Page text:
I firmly believe that kids deserve to have fun every day. That’s one of the reasons we homeschool. I want my kids to have a childhood and to enjoy it to the fullest. I don’t know how I missed the obvious correlation that adults need fun too. I haven’t grown out of my need to have fun – that’s not part of human development. So I’m going to start having more of it.

Honestly, choosing to not have fun is an affront against my human dignity. If I just stay busy, busy, busy, and never stop to enjoy, have fun, and see beauty, I’ve reduced myself to some kind of labor animal. I’ve made myself a pack mule. I am not a mule, and I’m going to stop treating myself like one.

B is for Boundaries

For the month of April I’m blogging alphabetically about quick, easy, and practical ways to relieve stress. To see the other posts in this series, click here.

2014-01-30 11.31.04Boundaries. I’ve always heard I need to enforce them. Never knew how to get them in the first place.

If I think about money, boundaries make sense to me. Our household has a certain amount of money. With that money we need to do really important stuff like buy food and pay the electric bill. There is a lot of other stuff I’d like to buy with money, but the necessities have to come first. Then, when it comes to the fun stuff, it’s much better to live within our means than to go in to debt. All of that makes sense to me.

My time and my emotions are also valuable commodities. Wow! What an epiphany.

Now that I realize this, I can see that I need to make big changes when it comes to time. I have the same 24 hours a day and 7 days a week that everyone else has. I need to prioritize that time better. First comes the really important stuff like sleeping and eating. These are usually the first things I try to skimp on or cut out of my day when I’m running low on time. But, in reality, they are the really important stuff  – just like buying food and paying the electric bill are really important when it comes to money. Next comes my obligations to my family, like educating my children. Then comes down time – my children deserve free time with me and my husband especially deserves free time with me. All of this stuff needs to fit into my life. Only after I have all of this stuff working should I consider volunteering or helping out with some other project.

In some ways, this idea feels really selfish to me. The reality is: I like to help, and I have a really hard time saying no. Those two are a fatal combination. I need to set boundaries for myself when it comes to time. After I fit in all the stuff mentioned above, I can see how much time I have left. Whatever is left is the only time I have to share with others in this particular season of my life.

When I set appropriate boundaries with my time, my stress level will decrease because I will be giving my body the rest and nutrition it needs, plus I won’t be pulled in a million different directions and always on the go.

Somehow, this same principle applies to my emotions. I’ll need a little more time to figure that part out. Emotions aren’t concrete, but they have a real impact on my life and stress levels. I’ll be pondering how to apply boundaries to how I allow other people to effect my emotions. Do you have any tips for me? I definitely need some advice to get started.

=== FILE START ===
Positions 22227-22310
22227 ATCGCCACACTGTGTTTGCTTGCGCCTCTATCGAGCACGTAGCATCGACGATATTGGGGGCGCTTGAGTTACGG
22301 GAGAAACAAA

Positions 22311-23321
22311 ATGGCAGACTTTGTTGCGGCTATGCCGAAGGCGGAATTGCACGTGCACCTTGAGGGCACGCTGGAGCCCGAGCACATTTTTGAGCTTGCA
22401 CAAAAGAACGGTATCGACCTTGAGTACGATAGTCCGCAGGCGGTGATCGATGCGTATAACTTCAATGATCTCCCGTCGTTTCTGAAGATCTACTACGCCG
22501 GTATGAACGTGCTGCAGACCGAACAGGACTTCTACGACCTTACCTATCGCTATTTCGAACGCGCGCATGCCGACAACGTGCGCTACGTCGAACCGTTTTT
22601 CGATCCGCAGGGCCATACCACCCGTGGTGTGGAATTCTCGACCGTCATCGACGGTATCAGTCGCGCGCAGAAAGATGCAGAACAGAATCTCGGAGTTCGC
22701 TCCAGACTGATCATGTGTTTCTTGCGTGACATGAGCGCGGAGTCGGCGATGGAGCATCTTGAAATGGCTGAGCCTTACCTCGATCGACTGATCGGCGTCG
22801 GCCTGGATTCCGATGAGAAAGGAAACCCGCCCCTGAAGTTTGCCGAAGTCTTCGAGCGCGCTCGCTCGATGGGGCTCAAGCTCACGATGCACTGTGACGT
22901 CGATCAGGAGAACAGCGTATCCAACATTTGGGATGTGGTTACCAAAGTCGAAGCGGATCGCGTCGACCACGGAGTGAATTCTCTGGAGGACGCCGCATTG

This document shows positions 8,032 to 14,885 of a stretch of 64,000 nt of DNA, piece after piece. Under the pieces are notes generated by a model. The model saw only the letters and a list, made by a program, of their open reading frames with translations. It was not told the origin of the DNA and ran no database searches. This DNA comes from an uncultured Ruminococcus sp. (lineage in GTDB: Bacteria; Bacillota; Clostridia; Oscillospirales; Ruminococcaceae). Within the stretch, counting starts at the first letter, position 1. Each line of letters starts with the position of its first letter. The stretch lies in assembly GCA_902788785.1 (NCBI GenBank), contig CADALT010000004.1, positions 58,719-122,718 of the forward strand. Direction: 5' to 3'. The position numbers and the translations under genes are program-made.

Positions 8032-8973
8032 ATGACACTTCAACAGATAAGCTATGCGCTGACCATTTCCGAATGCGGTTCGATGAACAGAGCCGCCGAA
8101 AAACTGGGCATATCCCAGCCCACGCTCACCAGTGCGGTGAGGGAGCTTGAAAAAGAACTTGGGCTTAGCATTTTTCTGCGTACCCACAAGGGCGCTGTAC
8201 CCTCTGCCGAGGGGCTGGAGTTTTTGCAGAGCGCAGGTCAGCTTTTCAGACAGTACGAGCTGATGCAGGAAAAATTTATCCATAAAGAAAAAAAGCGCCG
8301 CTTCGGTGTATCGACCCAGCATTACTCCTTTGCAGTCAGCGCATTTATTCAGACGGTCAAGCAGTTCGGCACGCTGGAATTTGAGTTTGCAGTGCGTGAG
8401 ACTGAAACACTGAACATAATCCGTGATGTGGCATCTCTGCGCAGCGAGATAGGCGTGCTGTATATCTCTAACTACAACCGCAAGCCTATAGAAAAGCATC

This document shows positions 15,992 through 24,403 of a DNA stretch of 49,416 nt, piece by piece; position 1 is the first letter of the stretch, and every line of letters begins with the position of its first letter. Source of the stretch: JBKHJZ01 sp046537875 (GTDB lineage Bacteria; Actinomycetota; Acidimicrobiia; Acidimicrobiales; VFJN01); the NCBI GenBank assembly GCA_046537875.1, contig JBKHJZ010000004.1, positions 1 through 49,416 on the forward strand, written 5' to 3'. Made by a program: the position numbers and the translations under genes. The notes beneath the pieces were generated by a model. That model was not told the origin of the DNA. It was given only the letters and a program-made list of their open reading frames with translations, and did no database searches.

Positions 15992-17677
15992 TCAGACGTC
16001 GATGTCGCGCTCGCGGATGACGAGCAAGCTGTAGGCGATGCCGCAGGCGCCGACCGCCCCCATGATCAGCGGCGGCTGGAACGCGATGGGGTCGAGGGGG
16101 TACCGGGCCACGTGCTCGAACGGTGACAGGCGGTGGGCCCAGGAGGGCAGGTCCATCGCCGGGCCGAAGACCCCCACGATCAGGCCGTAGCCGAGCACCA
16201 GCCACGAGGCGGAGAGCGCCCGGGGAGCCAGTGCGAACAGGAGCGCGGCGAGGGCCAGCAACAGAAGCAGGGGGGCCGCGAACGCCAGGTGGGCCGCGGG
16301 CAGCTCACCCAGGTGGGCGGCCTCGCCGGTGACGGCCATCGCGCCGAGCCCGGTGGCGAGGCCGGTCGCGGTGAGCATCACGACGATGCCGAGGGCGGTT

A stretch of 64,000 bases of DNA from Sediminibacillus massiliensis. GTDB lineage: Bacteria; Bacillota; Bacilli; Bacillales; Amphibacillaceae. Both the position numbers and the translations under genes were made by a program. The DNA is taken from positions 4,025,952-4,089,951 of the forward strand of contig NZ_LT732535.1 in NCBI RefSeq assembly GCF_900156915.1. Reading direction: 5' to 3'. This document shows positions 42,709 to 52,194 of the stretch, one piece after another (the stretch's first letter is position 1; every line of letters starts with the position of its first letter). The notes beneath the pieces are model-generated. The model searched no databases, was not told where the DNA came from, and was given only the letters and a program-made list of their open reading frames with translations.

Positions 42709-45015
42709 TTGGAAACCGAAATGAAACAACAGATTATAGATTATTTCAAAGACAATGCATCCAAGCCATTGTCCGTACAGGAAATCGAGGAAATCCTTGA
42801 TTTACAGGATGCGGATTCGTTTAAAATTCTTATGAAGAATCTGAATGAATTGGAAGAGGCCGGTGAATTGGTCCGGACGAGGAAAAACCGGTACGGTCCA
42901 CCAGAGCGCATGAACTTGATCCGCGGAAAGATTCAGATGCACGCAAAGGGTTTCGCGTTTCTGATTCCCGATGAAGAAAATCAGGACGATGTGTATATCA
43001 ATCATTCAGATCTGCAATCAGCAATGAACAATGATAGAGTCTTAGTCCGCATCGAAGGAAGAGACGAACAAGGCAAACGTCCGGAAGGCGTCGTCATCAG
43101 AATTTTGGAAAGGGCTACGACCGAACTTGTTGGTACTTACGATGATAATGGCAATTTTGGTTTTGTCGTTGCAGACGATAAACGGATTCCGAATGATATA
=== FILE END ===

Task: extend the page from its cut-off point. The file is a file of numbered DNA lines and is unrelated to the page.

A is for Action

For the month of April I’m blogging alphabetically about quick, easy, and practical ways to relieve stress. To see the other posts in this series, click here.

2014-09-25 11.06.30Initially, I was planning to write today’s post about art. I was going to talk about getting creative even if you’re not artsy (which I am not). I even read an article recently that talked about the stress-relieving benefits of coloring. “Coloring!” I thought, “That’s perfect! My kids love to color. I could color with them! They would be getting mommy time; I would be relieving stress. Done and done.”

I still may try that. But I decided to start with something more fundamental. If I really want to weed the stress out of my life, I need to own it. I need to decide to do something about it. I need to commit to taking action.

My one year old can’t walk, and it’s probably my fault. I’m not alarmed. She’s developmentally fine. But I carry her on demand. My 2-year-old wants to be carried more than most other two-year-olds. Even my 4-year-old asks to be picked up. I’m really bad about carrying my kids.

I think I’ve been approaching my faith life much like my little ones approach walking. I just reach up and beg God to pick me up. But the fact is, I’m perfectly capable of walking. I might need Him to hold my hand, but I need to put one foot in front of the other. I’ve been so stressed for so long, and I beg God to take it away, but the fact is, I haven’t done much other than whine about how I want to be carried.

So, today is a new day. Today, I begin taking action. Today, I am going to become an active participant in creating my life, not a whinny spectator wishing that things were unfolding differently. As the old saying goes, “Pray as if everything depends on God, work as if everything depends on you.” I’m finally going to take that later part seriously in regards to my stress levels.